Her co-author Eileen Mcdonagh is a professor of political science at Northeastern University. Eileen Mcdonagh is a fellow in the Center for Advanced Behavioral Science at Stanford University. Her works focus on gender and political issues. Topics that Mcdonagh covers are reproductive rights, development of the American political system, and the representation of women in political life. It is apparent when reading the text, which parts she wrote. When making the arguments against sex discrimination, it is clear that was her contribution. Eileen Mcdonagh examines political science from a historical perspective . She uses the same method of analysis for Playing With the Boys . While this is useful to the thesis, her lack of sports science in a sense is limiting. If one is seriously going to consider integrated competition between the sexes, biology,physiology, and endocrinology must be discussed. Eileen Mcdonagh makes a compelling argument against sex discrimination in sport by using Supreme Court rulings. The comparison between African American’s struggle in regards to women lacks cogency, because that is a different form of oppression. She does make a valid point that women should be given a chance to try out for particular sports, if mixed competition is desired. Merely assuming that a woman would not be as skilled as a man based on sex is illogical.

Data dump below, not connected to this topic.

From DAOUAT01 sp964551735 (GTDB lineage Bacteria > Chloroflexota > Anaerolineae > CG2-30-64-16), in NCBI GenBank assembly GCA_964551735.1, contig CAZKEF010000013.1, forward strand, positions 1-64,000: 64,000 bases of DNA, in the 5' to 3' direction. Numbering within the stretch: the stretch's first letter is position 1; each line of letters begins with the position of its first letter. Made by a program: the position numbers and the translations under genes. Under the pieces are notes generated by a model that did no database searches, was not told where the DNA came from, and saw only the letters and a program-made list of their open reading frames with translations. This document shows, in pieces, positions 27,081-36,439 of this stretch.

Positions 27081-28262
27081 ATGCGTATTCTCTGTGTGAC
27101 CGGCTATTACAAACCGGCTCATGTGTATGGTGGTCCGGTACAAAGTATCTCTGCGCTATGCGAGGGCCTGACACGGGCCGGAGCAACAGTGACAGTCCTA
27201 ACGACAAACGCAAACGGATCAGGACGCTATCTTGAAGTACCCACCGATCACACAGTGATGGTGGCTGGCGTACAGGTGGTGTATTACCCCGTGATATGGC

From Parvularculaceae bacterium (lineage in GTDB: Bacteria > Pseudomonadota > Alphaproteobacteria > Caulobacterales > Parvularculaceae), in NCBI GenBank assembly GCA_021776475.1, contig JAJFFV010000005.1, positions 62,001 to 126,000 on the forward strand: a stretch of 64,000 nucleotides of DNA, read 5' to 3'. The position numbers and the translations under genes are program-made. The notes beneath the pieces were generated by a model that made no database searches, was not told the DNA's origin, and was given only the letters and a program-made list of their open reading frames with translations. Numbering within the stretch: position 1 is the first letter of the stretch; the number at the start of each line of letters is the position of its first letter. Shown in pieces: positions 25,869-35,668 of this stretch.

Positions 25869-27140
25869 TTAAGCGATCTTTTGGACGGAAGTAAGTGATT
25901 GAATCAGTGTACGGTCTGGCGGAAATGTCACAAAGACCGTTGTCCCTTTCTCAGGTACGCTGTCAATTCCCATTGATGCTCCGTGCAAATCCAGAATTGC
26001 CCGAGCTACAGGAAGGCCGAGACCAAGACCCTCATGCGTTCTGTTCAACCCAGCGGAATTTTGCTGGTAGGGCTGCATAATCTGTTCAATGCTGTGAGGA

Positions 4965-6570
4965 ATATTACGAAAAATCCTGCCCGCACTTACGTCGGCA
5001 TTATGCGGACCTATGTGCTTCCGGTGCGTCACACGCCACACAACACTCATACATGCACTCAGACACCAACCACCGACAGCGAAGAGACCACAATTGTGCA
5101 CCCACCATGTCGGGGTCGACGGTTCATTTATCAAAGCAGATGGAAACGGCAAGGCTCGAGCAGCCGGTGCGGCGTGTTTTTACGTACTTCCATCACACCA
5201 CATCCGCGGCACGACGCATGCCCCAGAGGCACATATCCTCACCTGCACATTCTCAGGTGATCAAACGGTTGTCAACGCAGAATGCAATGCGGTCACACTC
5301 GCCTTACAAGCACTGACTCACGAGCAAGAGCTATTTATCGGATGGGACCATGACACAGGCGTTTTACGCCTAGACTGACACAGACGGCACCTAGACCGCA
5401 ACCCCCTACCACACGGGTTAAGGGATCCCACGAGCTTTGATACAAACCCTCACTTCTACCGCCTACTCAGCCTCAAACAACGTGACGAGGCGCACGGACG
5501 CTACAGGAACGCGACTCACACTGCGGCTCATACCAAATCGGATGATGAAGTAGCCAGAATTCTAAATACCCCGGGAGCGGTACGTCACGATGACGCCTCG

Elieen Mcdonagh’s arguments seem more logical and lucid. Yet, a lack of experience in physiology, biology, and kinseology limit the ability to reinforce the thesis.